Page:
Author Archives: Nicholas Crawford

About Nicholas Crawford

I'm a computational genomics Post Doctoral Fellow at the California Academy of Sciences. I'm working on a number of projects including vertebrate systematics and the genomics of adaptation in lizards, heliconius butterflies, and Hawaiian drosophila.

Getting started with Ultra Conserved Elements

Cross posted on ngcrawford.com If you attended Evolution 2013, you probably heard quite a lot of chatter about ultra conserved elements. Essentially, ultra conserved elements (UCEs) are parts of the genome that are highly conserved between different species. Although UCEs … Continue reading

Posted in genomics, methods, phylogenetics | 1 Comment

A Tweak to Illumina Library Prep

For those readers who are making Illumina libraries for NGS, which I assume is many of you, I’d like to direct you to this new paper by Sheila Fisher’s group at the Broad Institute. In this paper Fisher describes the … Continue reading

Posted in bioinformatics, howto, methods, next generation sequencing | 1 Comment

Interpreting Population Genetics Formulae

Whether it’s simple equations like heritability (e.g., R = h2S or the ‘breeders equation’) or more complicated equations like Nei and Chesser’s (1983) unbiased estimator of HS, population genetics papers are filled with math. Early in my career I found … Continue reading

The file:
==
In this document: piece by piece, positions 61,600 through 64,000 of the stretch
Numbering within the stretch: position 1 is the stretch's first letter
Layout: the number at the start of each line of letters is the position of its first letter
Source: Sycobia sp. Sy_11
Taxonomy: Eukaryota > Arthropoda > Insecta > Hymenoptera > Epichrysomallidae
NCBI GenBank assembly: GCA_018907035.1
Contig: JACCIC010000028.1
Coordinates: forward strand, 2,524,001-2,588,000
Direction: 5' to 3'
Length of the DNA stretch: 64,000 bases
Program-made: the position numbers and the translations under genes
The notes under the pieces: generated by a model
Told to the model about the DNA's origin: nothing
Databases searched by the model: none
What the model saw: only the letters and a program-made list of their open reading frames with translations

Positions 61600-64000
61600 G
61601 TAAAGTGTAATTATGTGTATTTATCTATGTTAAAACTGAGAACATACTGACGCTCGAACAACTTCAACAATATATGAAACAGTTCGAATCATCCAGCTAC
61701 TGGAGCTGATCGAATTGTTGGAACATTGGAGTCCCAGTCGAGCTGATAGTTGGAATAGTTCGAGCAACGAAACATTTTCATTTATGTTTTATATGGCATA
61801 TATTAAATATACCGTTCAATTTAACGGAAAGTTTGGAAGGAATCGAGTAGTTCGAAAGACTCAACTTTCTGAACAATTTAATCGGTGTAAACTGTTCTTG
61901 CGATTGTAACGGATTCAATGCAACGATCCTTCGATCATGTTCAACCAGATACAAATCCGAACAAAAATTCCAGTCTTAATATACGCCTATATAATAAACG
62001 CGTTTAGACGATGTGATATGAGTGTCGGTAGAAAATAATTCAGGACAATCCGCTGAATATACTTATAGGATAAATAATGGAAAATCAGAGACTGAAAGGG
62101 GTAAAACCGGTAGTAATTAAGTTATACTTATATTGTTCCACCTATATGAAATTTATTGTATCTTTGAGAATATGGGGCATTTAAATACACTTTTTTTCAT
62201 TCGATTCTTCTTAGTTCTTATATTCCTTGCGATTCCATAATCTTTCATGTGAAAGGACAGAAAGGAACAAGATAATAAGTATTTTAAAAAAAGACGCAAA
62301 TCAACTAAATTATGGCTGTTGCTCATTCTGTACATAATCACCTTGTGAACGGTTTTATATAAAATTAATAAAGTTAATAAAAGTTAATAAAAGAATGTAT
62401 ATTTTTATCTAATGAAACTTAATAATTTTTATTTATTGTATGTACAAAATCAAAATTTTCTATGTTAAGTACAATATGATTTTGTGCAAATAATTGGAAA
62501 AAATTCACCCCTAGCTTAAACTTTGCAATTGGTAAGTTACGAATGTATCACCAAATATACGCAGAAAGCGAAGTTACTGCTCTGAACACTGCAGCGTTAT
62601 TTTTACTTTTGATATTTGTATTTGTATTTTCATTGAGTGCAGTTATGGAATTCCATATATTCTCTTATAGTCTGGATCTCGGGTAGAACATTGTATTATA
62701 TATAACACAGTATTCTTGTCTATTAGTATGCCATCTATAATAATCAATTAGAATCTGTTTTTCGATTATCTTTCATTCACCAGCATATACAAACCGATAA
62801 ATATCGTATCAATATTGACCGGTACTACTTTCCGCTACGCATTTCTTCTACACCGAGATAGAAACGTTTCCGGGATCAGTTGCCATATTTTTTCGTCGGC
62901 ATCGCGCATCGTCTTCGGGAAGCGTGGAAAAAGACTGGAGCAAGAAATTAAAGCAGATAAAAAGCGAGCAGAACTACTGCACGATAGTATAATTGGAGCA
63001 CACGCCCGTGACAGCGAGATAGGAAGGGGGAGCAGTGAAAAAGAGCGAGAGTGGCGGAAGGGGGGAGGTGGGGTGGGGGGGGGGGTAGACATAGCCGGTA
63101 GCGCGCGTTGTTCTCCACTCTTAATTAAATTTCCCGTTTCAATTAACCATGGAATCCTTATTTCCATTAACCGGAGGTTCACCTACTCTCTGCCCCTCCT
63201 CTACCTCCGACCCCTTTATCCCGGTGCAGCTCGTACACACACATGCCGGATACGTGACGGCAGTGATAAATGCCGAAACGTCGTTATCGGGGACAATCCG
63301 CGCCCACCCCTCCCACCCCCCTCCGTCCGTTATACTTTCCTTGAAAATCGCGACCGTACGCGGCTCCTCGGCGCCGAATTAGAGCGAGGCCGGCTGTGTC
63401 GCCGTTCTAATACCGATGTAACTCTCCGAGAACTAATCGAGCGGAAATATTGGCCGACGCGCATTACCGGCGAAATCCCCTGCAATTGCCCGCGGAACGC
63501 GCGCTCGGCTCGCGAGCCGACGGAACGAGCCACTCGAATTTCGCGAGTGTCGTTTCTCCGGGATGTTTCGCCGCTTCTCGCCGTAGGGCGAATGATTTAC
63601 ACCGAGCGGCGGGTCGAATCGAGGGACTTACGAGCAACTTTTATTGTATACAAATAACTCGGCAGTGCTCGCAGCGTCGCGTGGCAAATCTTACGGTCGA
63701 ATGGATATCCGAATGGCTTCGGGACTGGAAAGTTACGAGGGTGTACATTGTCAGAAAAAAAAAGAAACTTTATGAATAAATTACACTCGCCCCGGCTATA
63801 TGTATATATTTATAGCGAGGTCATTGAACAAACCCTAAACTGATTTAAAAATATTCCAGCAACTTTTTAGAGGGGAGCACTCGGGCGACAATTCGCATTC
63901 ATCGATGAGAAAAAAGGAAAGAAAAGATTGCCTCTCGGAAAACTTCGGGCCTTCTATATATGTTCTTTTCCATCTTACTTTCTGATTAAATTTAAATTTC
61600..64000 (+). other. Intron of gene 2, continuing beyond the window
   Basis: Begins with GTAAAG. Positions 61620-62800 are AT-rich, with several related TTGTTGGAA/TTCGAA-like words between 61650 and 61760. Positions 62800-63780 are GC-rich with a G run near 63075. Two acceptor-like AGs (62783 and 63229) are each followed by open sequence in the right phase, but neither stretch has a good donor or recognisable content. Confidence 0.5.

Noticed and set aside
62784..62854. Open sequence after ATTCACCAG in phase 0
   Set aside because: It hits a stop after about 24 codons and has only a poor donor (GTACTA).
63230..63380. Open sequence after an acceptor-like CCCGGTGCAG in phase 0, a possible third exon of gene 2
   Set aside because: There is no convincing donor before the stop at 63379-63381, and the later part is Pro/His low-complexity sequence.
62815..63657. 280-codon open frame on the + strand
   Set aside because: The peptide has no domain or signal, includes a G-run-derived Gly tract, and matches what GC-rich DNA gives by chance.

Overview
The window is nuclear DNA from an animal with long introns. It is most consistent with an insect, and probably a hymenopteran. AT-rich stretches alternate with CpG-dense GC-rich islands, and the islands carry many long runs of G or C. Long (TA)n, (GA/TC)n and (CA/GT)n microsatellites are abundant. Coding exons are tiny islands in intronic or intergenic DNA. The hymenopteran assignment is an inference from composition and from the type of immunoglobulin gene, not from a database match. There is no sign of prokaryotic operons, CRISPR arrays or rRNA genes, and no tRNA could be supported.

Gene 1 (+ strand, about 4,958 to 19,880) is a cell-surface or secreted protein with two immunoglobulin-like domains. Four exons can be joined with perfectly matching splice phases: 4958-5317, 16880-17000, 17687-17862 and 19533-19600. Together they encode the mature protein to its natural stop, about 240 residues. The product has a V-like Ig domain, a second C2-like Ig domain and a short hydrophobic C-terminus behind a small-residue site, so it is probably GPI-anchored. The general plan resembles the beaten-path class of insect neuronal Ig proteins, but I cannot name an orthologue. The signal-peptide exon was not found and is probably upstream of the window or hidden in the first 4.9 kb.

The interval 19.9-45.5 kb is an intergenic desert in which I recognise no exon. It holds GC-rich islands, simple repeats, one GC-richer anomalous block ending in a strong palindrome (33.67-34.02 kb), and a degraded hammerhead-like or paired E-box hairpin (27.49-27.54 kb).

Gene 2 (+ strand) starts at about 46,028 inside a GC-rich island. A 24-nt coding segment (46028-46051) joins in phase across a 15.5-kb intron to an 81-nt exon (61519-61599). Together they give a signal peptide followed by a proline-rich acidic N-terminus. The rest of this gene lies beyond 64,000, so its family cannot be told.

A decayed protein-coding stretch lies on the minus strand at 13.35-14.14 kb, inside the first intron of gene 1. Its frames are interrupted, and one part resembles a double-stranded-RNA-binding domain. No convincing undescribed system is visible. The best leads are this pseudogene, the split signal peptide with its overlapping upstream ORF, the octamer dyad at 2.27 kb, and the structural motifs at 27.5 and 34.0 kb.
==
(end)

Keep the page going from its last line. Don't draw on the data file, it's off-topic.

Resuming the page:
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Riding the Elephant

I recently received my first batch of reads from a single paired-end lane run on an Illumina Hi-Seq instrument. This batch totaled about 20 billion basepairs of DNA sequence, and the associated data files a combined 55.4 gigs of text. … Continue reading

Posted in bioinformatics, next generation sequencing, software | Tagged , , , , | 9 Comments

Surfing the Wave

As Dilara pointed out in her recent post, keeping track of all the new papers, programs, and techniques is an enormous challenge for the busy molecular ecologist. These days it seems that one should be following publications in Molecular Ecology, Molecular Ecology Resources (of course!), TrEE, Science, Nature, Ecology, PNAS, BMC Evolutionary Biology, and PLoS biology/genetics*. Of course, this doesn’t include those journals specific to your particular sub-discipline. – Finding New Papers –

The simplist way to keep track of new papers is with Google Reader. Google Reader, if you’re unaware, is google’s online Really Simple Syndication (RSS) reader. Basically, it lets you follow RSS feeds from searches on Pubmed, journals themselves, or blogs. In then colates on all the feed entries onto a single webpage. Essentially, you a list of journals and sublists with the most recent publications, abstracts, and links to the full articles. It definitely beats getting monthly table of contents emails.

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Posted in software | Tagged , , , , , , | 3 Comments